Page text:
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A Conservation Disappointment

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Because of an inordinately difficult, even unfair threshold on initiative petitions established last year by the state legislature, the Utah Clean Water, Quality Growth and Open Space Initiative likely won’t be on the ballot in November.

It’s too bad! Utah voters should have had the opportunity to decide the measure. Indeed, if passed, it would have a positive impact on the quality of life in Utah for generations to come.

For a one-cent investment on every twenty-dollar purchase made by taxpayers over a decade, the state would have money to protect critical land around rivers, lakes and streams as well as key family farms and ranches, and historic and cultural landmarks. There would be funds to establish trails, greenways and outdoor recreational facilities, along with city, county and state parks.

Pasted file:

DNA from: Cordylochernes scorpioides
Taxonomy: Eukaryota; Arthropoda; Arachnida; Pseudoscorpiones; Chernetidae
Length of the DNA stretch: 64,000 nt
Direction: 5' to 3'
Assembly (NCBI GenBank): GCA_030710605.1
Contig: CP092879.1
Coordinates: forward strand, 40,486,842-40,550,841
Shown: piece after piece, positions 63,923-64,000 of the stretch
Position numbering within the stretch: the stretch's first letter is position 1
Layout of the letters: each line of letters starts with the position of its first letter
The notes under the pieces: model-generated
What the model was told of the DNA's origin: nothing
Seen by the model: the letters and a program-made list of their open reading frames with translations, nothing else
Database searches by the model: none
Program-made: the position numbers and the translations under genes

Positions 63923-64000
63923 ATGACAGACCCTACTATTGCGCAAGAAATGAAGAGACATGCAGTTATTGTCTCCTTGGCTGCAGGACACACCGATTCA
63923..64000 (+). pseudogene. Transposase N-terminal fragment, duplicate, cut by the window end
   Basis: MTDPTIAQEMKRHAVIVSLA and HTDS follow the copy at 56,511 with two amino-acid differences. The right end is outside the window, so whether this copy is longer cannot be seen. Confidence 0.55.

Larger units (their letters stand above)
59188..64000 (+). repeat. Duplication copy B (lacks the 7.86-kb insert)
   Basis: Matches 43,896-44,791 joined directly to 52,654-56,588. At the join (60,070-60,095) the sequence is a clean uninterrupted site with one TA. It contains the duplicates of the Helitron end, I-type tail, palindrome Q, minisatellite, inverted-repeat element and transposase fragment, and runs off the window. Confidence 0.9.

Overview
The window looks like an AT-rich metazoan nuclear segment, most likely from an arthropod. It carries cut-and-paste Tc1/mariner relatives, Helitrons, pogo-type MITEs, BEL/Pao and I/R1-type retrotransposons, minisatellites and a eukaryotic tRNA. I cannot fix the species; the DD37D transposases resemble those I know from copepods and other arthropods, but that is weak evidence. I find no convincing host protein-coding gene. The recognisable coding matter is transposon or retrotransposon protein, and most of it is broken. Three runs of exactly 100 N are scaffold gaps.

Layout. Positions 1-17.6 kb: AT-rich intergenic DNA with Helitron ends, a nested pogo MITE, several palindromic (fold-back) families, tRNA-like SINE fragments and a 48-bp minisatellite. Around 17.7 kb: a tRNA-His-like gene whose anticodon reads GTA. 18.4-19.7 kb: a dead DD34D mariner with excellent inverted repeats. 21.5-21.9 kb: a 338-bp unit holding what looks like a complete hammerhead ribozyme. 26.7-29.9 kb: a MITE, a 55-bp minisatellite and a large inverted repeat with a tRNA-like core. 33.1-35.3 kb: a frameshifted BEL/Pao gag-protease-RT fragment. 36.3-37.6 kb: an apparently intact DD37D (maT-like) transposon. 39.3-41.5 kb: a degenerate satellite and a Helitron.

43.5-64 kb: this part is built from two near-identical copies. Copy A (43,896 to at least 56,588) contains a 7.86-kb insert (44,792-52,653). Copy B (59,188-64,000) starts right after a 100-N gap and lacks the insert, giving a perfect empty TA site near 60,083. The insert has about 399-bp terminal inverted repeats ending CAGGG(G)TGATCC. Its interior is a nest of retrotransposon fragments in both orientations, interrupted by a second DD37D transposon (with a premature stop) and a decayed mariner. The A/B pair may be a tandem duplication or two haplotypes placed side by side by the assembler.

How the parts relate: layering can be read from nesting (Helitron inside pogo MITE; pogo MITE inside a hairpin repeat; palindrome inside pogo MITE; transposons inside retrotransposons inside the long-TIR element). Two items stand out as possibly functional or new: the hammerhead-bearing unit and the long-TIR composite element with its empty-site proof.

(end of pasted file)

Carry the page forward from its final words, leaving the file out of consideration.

Alas, it won’t be, unless the petition backers are successful in their announced effort to find a few more valid signatures, as required, in at least two more senate districts.

We wish them success!

Should they fail, though, KSL hopes the Utah Legislature takes note that nearly 130,000 Utahns signed the petition. Clearly, the idea of establishing a $150 million conservation fund for preserving critical lands has broad support. In KSL’s view the people of Utah would benefit from having such a fair and equitable mechanism for keeping Utah’s scenic beauty viable and appealing.

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